Harry Styles: Fine Line review – idiosyncratic pop with heart and soul

(Columbia)

Harry Styles’ fanbase haven’t, like most, named themselves in his image, and it’s telling: Styles sometimes seems like the least important part of the package. He’s a blurry focal point, avoiding specific personal or political pronouncements. By vaguely standing for fluidity and tolerance, he creates a space for fantasy that perhaps he has realised is best left undisturbed. But to some, Styles’s aesthetic – whether the 70s California stylings of his self-titled debut or his conspicuously flamboyant attire – looked like window dressing on a blank shopfront.

Fine Line rectifies that by putting Styles’s identity, at least in one domain, front and centre as he grapples with a breakup. Is he the heartbreaker or heartbroken? Is he, on To Be So Lonely, the victim or “arrogant son of a bitch who can’t admit when he’s sorry”? The line, “no one to blame but the drink and my wandering hands”, from Falling, has prompted tabloid headlines.

Even if you don’t care who he’s on about, he sells the story. The highs are preserved in vivid strawberry lipstick, golden skin, the bluest moons and brisk, sunny music. Golden is as limber and delightful as Phoenix tackling Crosby, Stills and Nash; Shawn Mendes would make the white-boy soul of Watermelon Sugar sound like a Body Shop advert, but Styles’s vocal physicality gives it a steamy heat.

And when the recriminations start, they’re barbed but – unlike the two-dimensional bad girls of his debut – limned with admiration and Styles’s own complicity. The languorous To Be So Lonely and She close in and become claustrophobic, like his late-night anxieties. The toothless gospel of Treat People With Kindness, the album’s only explicit message, is unnecessary – his fairness was already evident. (Plus, it sounds like an Olly Murs single.)

That song aside, his writing is much improved. “Does he take you walking around his parents’ gallery?” he asks slyly on Cherry, evoking another ex, Taylor Swift, with his embrace of incriminating detail. More idiosyncratic production brings out his vocal nuance: Sunflower, Vol 6 dabbles in the quizzical chatter of Vampire Weekend; on Canyon Moon, he saunters like a Hal Ashby-like leading man. Unlike his former One Direction bandmates, who swiftly picked their lanes, Styles is taking his time coming into focus. The results serve him – and his fans – well.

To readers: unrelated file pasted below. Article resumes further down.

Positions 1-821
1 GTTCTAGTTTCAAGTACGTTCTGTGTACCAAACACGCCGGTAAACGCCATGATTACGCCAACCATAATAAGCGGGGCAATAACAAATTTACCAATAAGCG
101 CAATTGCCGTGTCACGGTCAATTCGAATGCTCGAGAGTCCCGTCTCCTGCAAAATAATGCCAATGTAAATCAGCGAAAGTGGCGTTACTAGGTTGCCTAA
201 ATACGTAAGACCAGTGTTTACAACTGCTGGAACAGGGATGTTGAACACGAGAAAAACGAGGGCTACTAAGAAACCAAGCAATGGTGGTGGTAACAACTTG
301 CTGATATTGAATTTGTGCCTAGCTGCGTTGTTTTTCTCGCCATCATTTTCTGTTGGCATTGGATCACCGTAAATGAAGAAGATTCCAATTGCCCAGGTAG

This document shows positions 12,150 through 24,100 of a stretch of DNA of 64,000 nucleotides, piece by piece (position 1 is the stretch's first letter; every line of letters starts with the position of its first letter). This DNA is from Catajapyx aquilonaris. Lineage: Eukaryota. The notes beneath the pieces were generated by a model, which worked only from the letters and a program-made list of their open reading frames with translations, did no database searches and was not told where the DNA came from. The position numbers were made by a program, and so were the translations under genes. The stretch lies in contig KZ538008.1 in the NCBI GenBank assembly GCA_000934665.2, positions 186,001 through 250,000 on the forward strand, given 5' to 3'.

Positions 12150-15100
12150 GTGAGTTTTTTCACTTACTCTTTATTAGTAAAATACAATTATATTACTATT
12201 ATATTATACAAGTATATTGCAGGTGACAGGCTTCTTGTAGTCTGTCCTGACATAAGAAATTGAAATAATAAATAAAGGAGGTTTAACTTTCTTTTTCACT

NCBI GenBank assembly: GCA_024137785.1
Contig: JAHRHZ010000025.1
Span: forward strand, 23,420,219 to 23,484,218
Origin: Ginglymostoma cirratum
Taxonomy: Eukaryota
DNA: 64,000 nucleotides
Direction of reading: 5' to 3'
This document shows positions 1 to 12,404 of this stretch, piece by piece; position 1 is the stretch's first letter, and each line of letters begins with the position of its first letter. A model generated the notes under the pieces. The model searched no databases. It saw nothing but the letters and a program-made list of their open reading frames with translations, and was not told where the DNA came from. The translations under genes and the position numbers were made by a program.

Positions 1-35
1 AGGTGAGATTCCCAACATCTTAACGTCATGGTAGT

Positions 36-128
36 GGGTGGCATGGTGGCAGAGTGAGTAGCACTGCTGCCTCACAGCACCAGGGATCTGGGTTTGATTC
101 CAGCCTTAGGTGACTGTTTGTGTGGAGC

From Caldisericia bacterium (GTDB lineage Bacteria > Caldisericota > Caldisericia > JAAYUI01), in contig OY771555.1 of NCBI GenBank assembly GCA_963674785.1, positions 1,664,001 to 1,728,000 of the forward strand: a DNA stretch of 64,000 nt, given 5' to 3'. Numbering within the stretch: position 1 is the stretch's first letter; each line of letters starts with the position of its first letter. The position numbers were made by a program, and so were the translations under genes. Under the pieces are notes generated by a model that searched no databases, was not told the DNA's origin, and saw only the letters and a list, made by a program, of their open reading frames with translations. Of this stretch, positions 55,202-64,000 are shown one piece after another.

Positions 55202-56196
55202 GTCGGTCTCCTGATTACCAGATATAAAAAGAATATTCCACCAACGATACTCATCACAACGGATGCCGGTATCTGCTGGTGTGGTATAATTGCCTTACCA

Contributor

Laura Snapes

The GuardianTramp

Related Content

Article image
Harry Styles: Lights Up review – soulful, enigmatic return
The former One Direction member’s second solo single is laced with surprises and sounds refreshingly like nothing his British male pop peers are doing

Laura Snapes

11, Oct, 2019 @1:39 PM

Article image
Harry Styles: Harry Styles review – ticking every box on the Take Me Seriously checklist
This post-One Direction debut is a melange of musical homages that fails to reach the heights of Styles’ idols. But one thing it isn’t is dull

Alexis Petridis

11, May, 2017 @11:01 PM

Article image
Two directions: why Harry Styles' new song is a breakthrough for bisexual music fans
From Nicki Minaj to Katy Perry, the ‘B’ in LGBTQ has long been overlooked or exploited by mainstream pop. But the former One Direction-er’s latest track is a sign of more inclusive times

Owen Myers

22, Mar, 2018 @4:00 PM

Article image
Harry Styles: Harry Styles review – a diverting new direction
MOR tunes feature heavily on the One Direction man’s first solo venture, but there are some surprises lurking…

Kitty Empire

14, May, 2017 @8:00 AM

Article image
Harry Styles debuts Sign of the Times. Is he really the new Bowie?
The ex-One Direction star’s solo turn has drawn frenzied whispers of Freddie Mercury and Ziggy Stardust. This crashing ballad swaps boyband for bombast

Tim Jonze

07, Apr, 2017 @9:33 AM

Article image
Taylor Swift and Harry Styles: a fine romance, but now it's over

She was a Disney princess, he was a boy-band singer, theirs was a love like no other

Hadley Freeman

10, Jan, 2013 @6:05 PM

Article image
Harry Styles: Fine Line review – confident, convincing and catchy
(Erskine/Columbia)

Gregory Robinson

15, Dec, 2019 @1:00 PM

Article image
Harry Styles review: a frenzy of Jagger struts and pure happiness
Forum theatre, Melbourne
Out of the boy-band bubble and more rock star than pop, a Styles show for 2,000 is as intimate as fans are likely to get

Shaad D'Souza

01, Dec, 2017 @12:42 AM

Article image
Harry Styles: teen star turned serious player? | Observer profile
He was boyband One Direction’s most high-profile pin-up. But as his debut solo album proves, behind the marketing lies a smart young man

Jude Rogers

13, May, 2017 @11:05 PM

Article image
Harry Styles review – a slow start before a true star emerges for hysterical fans
Styles’ rebranding from boyband frontman to solo artist is well under way, with some caveats that would sit well on a One Direction album

Michael Cragg

14, May, 2017 @12:22 PM